July 19, 2016

Why Our Christian Lingo Needs to Change

“We have a letter from the church,” I said. 
“What does it say,” my wife asks from the other room. 
"I don’t know. I don’t speak church.”


Can we get rid of the 1990's Christian lingo? 

When we talk about the various stories in the bible, can we please tell the stories differently and articulate with words that reflect our current times?

We have created an entire vocabulary of words and phrases that only religious, churchy folks understand. 

Can we make it plain, so that a new generation will be more willing to hear God's word?

Can we teach the Word of God in a way that is actionable, relatable and can be applied to the lives of those we lead, today? 


Having been a youth minister, I can tell you, it's not just what you teach but how you teach it. 

You can't teach God's word to this generation using words and phrases that were created to make the gospel relatable to their grandparents. Especially if they have never been part of a Christian fellowship.

"Jesus Loves You" is true, but can we find a better way to say it, so that this generation won't think it's corny and therefore less likely to listen.

"You can't out give God". Really? Are we still saying this?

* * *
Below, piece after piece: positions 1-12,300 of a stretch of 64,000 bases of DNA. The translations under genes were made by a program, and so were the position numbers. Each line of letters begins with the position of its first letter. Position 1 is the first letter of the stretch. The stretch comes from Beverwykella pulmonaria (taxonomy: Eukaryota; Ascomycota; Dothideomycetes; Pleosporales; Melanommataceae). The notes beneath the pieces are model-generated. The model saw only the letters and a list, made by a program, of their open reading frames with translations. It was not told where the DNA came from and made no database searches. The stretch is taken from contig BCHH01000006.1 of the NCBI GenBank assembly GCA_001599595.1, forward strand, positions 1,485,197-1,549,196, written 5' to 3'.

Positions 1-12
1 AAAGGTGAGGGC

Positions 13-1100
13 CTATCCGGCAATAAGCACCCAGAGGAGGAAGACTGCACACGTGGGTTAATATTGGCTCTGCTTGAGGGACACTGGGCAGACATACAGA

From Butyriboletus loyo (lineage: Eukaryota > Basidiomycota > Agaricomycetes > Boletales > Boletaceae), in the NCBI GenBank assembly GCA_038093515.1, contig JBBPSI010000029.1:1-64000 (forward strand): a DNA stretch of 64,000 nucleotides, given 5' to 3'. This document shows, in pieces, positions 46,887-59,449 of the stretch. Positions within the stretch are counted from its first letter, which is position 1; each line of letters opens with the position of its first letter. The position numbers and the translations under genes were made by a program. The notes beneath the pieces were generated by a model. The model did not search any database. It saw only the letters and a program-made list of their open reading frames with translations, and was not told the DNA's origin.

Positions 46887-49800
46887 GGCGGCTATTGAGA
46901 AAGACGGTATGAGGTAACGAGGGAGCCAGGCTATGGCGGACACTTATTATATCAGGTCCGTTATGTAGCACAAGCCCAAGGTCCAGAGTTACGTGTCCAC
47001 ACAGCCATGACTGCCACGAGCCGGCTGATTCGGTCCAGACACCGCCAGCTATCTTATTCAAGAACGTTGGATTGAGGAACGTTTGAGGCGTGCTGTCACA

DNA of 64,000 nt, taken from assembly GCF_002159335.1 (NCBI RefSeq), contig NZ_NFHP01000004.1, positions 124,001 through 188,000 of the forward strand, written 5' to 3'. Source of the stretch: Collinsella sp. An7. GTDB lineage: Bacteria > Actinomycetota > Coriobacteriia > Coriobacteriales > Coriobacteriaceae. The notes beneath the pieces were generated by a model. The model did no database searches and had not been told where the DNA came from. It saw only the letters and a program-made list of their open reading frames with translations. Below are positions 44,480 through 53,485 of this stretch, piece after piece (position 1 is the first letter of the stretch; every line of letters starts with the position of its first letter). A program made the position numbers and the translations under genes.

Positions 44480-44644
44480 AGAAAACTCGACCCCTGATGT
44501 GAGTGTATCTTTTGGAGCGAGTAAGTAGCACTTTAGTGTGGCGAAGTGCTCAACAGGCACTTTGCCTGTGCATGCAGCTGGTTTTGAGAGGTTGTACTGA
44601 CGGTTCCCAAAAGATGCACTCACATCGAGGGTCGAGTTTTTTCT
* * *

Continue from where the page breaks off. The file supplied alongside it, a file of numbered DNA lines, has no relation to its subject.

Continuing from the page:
Once again, of course it's true. But who's trying to compete with God? Not to mention that this phrase has created and lead to things not of God.

Much of the 1990's words and phrases have become popular theology that is dangerous and misleading, misinterpreting the mind and or the will of God.

If you speak in "church speak", or "007" talk, you’ll have a hard time connecting with this generation.

If you find yourself saying brother, sister, offering, tribulation, blessed and highly favored, etc., not only do they struggle to understand what these words and phrases mean, but, it tends to bring less credibility to what you do and what you say. 

Sure, this language is a form of communication in your church circles, but if you’re trying to reach this generation, "church speak" that reminds them of why they don't and won't attend a place of worship, can be a stumbling block, and even a barrier.

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